"The whole doctrine of accretions rests upon the right to access to the water, and it must be convenient access. The right to preserve his contact with the water is one of the most valuable of a riparian owner."
This same doctrine was respected in a recent decision of the United States Supreme Court in Hughes v. State of Washington, 389 U.S. 290, 19 L Ed2d 530, 88 S Ct 438, in which the court stated in substance that a long and unbroken line of decisions established that the grantee of lands bounded by a body of navigable waters acquires a right to any natural and gradual accretion formed along the shore and that this rule is essential to avoid litigation challenging the location of the original waterlines. In Fuller v. Shedd, 161 Ill. 462, 44 N.E. 286, this same doctrine is applied to lakes and ponds regardless of how large or small they may be. In this connection, it should be observed that the original U.S. Survey meandered the boundary of Meredosia Lake. In the case just cited, the Supreme Court stated at p 494 of the Illinois citation:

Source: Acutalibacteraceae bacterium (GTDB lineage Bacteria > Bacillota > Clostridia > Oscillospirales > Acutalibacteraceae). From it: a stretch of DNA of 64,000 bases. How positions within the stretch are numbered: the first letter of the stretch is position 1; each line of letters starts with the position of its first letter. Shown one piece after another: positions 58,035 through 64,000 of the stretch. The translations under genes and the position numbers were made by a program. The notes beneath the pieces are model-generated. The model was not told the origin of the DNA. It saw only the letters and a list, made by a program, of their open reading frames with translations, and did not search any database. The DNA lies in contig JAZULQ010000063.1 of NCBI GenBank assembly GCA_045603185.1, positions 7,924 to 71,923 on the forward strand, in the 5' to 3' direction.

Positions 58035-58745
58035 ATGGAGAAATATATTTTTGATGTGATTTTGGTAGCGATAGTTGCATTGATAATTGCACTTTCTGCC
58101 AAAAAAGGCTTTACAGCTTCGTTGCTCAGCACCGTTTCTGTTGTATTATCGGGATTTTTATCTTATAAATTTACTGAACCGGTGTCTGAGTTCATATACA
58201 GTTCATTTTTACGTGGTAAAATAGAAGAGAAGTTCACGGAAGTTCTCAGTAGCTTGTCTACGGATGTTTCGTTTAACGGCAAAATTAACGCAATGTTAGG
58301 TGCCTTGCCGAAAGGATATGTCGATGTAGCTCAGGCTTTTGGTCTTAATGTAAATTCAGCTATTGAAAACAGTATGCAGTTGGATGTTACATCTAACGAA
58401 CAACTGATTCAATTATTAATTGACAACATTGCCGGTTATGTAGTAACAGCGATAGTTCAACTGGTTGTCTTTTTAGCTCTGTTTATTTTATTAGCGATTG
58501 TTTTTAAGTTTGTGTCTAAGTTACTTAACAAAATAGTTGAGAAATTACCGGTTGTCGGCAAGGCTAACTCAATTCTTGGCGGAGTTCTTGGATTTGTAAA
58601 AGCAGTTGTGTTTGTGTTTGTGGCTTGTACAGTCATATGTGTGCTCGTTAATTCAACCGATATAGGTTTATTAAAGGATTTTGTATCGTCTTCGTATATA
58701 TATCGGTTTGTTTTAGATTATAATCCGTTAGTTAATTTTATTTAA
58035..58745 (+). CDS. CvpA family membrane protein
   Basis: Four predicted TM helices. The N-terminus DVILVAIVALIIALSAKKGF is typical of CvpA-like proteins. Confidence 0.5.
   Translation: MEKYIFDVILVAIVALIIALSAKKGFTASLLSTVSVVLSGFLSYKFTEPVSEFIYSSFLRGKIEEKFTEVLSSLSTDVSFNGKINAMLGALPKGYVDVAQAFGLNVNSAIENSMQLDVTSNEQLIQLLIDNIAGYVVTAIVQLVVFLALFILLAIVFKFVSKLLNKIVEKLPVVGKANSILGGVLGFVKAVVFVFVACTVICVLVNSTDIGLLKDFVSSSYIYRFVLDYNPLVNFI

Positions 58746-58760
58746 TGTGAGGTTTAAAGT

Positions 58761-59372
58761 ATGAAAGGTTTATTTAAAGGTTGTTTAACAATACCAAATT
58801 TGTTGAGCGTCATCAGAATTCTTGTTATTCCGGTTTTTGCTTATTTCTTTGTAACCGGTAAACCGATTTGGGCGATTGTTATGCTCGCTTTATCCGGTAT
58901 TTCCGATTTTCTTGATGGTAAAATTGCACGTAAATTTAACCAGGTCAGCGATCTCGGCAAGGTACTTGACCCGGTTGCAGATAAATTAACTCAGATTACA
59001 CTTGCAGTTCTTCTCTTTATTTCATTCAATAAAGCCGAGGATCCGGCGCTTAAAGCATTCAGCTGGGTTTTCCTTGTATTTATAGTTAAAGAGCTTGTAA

". . . Where accretions come to such riparian proprietors they shall take to the water's edge, and follow the recession of waters to their edge. Their lines and bounds are thus determined and are certain. This rule recognizes the riparian proprietor's rights to the fullest extent. The value of his riparian rights are preserved to him. If, as in many such lakes, there is much depth of water on one side and very shallow on the other, and in process of time recession of waters on the shallow side passes beyond the lake's center, the owner on that side still goes to the water's edge, and the proprietor on the other side should not come in between the lake and such proprietor after the waters have receded beyond the center. Where there is depth of water the lake still exists, and one proprietor is not deprived of the benefit of his riparian rights."